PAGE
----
Over the past few years I have encountered many individuals suffering from the affliction diagnosed as “quarta discrimine” Latin for Quarter Life Crisis Syndrome. After extensive research, conducted through emotional phone calls, from mainly inebriated patients, expressing their rising concerns about their own quarter life crisis, here are my findings.
Quarter Life Crisis Syndrome occurs between the ages of 25 and late 30s. It is a period of life where by the patient feels they are transgressing from youthful adult to severe adulthood. Heightened by the overwhelming desire to remain young.
30th Birthday Phobia
At origin, the predominant panic will begin as the patients impending 30th Birthday rears its ugly head. Usually on the horizon from around their 25th birthday. This will either display in a need to prove they are completely accepting of their 30th by planning elaborate events such as trips to Vegas, to see in their new age group or with outright avoidance causing the patient to seek seclusion and not be seen until they are at least 35.
Companionship and Reproduction
Anxiety will manifest as yet again another engagement and blurred scan photo emerges, pervading every channel of social media. Those with long-term partners will fear the impending pressure of engagement and wonder if this is the right time to commit? Are they too young? Whilst others will have their condition heightened by the long term partner, forcing them to engage in child rearing practices such as baby sitting for friends or holding random bawling babies to ensure they are “Parent” material.
Another commonly seen image of a couple or successful singleton with a house key and selfie at the front door of their new home. Coupled with “can’t believe I actually own my home”, “Got the keys” #homeowner statuses. Meanwhile the patient feels the increasing pressure, as they are sat either in a rented room in a town house, with a group of practising students playing beer pong, eating noodles or still having their socks and underpants pressed by mummy at their childhood home. Should they have saved for a mortgage by now? They question their position, or lack of position, on the property ladder and whether they should go travelling before they commit to a home and family. What if they are never able to see the world? What if they will never experience all those unique traveller experiences such as dancing at a Full Moon party in Thailand, fruit picking in Australia or backpacking through europe.. How unmeaningful their life will be, surely?
Around this time our patient will question their purpose in the working world. Do they in fact have a career or are they still in the same job they were 5 years ago as a “stop-gap” before launching their ultimate business idea? Either way – isn’t there more to life than this?
With Facebook a significant 11 years down the line, it is now for many suffering their Quarter Life Crisis, one of their longest standing relationships. The horrendous “Time Hop” feature constantly there to remind our patients of what they were doing on that very day for the past 10 years. Constant photographic reminders of those days when wrinkles weren’t evident and youth was very much on our side. What the patient must remember is that as with all photographs, there were times when everything wasn’t as rosy as they appeared through that particular lens.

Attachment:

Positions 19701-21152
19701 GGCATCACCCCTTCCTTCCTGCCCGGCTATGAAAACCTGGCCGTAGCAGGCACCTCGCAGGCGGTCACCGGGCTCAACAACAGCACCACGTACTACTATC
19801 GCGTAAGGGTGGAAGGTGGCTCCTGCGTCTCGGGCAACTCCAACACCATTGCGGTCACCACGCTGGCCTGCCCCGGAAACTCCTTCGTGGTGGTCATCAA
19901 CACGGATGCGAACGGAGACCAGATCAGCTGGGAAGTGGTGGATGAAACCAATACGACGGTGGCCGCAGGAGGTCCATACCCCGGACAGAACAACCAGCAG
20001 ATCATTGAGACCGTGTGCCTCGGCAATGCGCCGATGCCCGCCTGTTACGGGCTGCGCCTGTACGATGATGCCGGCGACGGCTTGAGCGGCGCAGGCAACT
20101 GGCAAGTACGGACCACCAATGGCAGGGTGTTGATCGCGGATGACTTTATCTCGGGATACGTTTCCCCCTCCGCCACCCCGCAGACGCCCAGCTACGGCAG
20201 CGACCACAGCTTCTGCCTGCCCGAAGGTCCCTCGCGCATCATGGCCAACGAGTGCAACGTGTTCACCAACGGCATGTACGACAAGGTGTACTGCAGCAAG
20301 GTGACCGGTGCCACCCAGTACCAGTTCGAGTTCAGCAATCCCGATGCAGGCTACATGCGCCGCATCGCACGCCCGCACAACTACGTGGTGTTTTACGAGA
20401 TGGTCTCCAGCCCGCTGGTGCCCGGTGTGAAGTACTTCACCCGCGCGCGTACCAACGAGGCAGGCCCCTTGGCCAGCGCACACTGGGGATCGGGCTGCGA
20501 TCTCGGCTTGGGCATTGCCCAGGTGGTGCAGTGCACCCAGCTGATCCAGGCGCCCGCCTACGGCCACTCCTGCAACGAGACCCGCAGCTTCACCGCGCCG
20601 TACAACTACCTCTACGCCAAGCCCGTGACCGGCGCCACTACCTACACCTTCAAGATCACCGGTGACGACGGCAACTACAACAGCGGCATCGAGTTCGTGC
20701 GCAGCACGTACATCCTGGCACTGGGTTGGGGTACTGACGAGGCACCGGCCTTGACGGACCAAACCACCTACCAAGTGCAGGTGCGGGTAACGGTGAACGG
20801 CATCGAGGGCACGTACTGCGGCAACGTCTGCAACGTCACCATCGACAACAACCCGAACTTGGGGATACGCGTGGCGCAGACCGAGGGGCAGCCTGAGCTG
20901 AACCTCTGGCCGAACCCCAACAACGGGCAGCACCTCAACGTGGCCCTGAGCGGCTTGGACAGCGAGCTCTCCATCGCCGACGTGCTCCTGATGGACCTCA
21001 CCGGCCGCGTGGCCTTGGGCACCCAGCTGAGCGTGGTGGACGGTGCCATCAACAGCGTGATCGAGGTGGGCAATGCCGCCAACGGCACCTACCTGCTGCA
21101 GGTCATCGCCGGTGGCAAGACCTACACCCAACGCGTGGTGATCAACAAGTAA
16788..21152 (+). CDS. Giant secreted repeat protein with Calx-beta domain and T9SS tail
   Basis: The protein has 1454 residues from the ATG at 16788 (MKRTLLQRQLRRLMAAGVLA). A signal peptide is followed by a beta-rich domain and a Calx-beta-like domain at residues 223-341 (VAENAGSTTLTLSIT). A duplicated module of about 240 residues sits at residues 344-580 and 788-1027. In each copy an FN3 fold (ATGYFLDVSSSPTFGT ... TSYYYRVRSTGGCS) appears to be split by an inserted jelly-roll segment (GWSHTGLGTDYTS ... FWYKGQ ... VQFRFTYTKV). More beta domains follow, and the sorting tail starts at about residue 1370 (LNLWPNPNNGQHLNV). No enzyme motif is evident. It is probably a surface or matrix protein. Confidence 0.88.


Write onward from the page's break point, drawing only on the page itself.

Sufferers may listen to the radio, especially those stations that feature “Time Tunnels” or “Kisstory” music described as “golden oldies” But what if the music on these featured shows are actually the tunes from the patient’s own generation? A sense of ageing defeat will engulf them as they realise that, as a matter of fact, their music is now “vintage.” Alternatively, songs such as Anne Marie’s 2002, will cause the patient to evaluate their own age at 2002. Realising that they were perhaps leaving school by this year, rather than the mere age of 11 that the singer is referring to. Music may be being recovered by new artists and the patient will find themselves remembering the original and preferring it!
Clothing is a confusing time for our patient as they wonder what shops are acceptable for them to shop in. Are they too old for Miss Selfridge as they scour the dress rails alongside an eighteen year old?
Gift shops display nostalgic gifts such as sweets, board games and toys with colourful, bold lettering clearly referring to them as RETRO!
“It’ll be you next” – when a relative has a new baby.
“You know what they say… New house new baby”
“Have you heard about your brother’s promotion? ”
“30..I had you and your 3 brothers by that age”
“So what age will you be the time you’re finished paying your student loan? ”
“You know private renting is just like throwing your money down the drain”
Some of the remarks made by older generations to those suffering from Quarter Life Crisis Syndrome.
In summary to my findings and extensive research into Quarter Life Crisis Syndrome I feel that the Millennial age are suffering due to a world of constant comparison and judgement of themselves and others through the evolution of social media. It is important to remember that we all progress at our own paces. Whether you are the oldest clubber on the circuit and not ready to hang up your dancing shoes yet, or the mother, on your second marriage, with 5 children and another on the way, there is no need to compare yourself to anybody else. Therefore buy yourself that bag of retro sweets, eat those Sherbet Dib Dabs and dance to Destiny’s Child in your kitchen!
All other cases and research welcomed in the comments from those suffering, survivors or family members of those with Quarter Life Crisis Syndrome
Medical Qualifications: I spent the majority of my Science Biology lessons in the corridor due to my excessive talking and am yet to study anything remotely medical or psychological since.